One of the central debates amongst U.S. constitutional theorists for more than a generation has been between (conservative) ‘originalists’ arguing that, in interpreting and applying the Constitution, judges are duty bound to adhere to the original understandings at the time of the Constitution’s adoption and (liberal/progressive) ‘living constitutionalists’ arguing rather that, when appropriate, judges should read the Constitution in light of contemporary needs and moral aspirations. While acknowledging the significance and legitimacy of the originalist call for fidelity to history and newly incorporating elements of their arguments into his theory, Fleming, in Fidelity to Our Imperfect Constitution, re-affirms moral aspirationalism as the ultimate foundation of the interpretive project. I argue here, as against Fleming, that the opposition that he (and other American constitutional theorists) have drawn between originalism’s historicism and living constitutionalism’s moral aspirationalism is a false binary – the contingent product of a developmental succession of political battles between American conservatives and progressive/liberals over the course of the twentieth century. I argue here, contra Fleming, that in both theory and practice, in the U.S. at least, history and moral aspiration are and have always been inextricably intertwined – inseparable -- and that, going forward, U.S. constitutional historians and theorists would do better by forthrightly acknowledging and accounting for this fact, and dynamic.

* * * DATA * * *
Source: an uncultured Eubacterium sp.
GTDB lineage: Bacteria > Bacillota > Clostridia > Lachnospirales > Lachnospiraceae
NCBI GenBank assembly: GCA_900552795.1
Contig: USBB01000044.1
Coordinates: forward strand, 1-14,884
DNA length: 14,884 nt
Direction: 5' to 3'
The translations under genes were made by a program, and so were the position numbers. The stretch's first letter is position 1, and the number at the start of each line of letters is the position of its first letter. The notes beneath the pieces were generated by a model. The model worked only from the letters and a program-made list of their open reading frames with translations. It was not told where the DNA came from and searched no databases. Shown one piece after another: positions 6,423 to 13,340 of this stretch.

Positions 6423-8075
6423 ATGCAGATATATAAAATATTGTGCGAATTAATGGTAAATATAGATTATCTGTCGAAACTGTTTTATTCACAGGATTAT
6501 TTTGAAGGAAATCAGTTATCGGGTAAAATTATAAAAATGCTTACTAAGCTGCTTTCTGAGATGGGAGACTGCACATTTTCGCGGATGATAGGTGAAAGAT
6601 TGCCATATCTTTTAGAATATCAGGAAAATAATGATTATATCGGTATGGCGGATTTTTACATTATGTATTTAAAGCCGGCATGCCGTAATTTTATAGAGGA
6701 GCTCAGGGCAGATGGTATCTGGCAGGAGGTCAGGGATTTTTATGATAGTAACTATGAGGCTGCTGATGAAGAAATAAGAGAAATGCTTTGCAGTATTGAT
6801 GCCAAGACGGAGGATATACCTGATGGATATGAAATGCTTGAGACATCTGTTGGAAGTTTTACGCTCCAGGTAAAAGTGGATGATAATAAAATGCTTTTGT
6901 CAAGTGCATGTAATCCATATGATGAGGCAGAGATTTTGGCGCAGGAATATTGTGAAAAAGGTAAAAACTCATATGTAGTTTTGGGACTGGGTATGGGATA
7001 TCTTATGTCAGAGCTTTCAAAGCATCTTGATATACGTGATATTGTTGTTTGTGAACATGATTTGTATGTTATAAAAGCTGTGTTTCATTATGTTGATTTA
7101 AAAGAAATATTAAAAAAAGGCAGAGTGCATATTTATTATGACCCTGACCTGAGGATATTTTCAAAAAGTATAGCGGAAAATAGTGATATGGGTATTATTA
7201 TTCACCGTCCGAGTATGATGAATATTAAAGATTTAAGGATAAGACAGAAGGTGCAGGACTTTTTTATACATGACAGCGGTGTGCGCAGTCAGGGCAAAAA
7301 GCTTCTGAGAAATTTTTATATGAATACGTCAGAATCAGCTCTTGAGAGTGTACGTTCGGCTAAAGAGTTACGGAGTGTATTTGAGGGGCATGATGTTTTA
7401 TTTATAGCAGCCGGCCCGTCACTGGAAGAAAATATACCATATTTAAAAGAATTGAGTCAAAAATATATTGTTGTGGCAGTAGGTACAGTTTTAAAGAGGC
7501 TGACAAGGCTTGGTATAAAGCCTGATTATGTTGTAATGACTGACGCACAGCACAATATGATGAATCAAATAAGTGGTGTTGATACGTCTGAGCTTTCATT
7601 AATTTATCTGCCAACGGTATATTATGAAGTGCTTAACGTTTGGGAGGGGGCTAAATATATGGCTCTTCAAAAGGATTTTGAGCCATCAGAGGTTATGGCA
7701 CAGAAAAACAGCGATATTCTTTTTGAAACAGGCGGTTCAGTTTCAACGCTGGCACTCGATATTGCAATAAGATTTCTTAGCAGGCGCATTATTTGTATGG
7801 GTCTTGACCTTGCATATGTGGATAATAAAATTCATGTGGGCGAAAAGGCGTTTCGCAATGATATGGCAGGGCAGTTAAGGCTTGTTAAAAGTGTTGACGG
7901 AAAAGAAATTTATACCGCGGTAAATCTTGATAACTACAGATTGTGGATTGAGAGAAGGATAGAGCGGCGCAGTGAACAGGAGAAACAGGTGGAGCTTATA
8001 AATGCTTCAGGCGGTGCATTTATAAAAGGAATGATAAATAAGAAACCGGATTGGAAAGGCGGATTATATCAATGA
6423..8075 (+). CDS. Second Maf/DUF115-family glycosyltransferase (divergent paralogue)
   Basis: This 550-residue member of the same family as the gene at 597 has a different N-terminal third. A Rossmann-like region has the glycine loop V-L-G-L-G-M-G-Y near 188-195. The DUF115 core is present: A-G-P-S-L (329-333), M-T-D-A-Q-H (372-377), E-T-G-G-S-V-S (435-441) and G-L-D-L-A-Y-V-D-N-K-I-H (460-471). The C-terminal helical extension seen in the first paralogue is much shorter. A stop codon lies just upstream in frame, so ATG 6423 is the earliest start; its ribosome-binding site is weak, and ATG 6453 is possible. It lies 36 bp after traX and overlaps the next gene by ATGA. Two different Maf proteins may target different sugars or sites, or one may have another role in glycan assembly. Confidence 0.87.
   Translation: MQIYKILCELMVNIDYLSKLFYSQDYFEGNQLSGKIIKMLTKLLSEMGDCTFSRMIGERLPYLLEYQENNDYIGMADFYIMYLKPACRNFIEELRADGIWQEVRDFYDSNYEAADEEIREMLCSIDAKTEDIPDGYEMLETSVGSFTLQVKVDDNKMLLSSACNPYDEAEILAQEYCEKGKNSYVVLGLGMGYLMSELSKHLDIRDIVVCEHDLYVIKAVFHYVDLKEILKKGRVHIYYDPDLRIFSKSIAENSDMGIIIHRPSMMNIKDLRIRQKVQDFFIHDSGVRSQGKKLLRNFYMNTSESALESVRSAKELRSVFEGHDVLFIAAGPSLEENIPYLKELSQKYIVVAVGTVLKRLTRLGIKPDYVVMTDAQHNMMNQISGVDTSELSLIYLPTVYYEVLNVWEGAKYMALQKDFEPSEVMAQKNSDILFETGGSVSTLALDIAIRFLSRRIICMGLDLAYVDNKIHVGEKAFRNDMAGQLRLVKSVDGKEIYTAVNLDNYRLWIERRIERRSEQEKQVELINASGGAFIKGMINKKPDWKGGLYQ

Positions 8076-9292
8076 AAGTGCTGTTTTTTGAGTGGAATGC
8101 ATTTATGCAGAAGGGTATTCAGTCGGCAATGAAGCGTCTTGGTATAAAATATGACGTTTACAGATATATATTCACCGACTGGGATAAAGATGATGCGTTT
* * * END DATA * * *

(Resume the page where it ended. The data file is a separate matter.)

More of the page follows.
Kersch, Ken I., "Originalism’s Curiously Triumphant Death: The Interpenetration of Aspirationalism and Historicism in U.S. Constitutional Development" (2016). Constitutional Commentary. 15.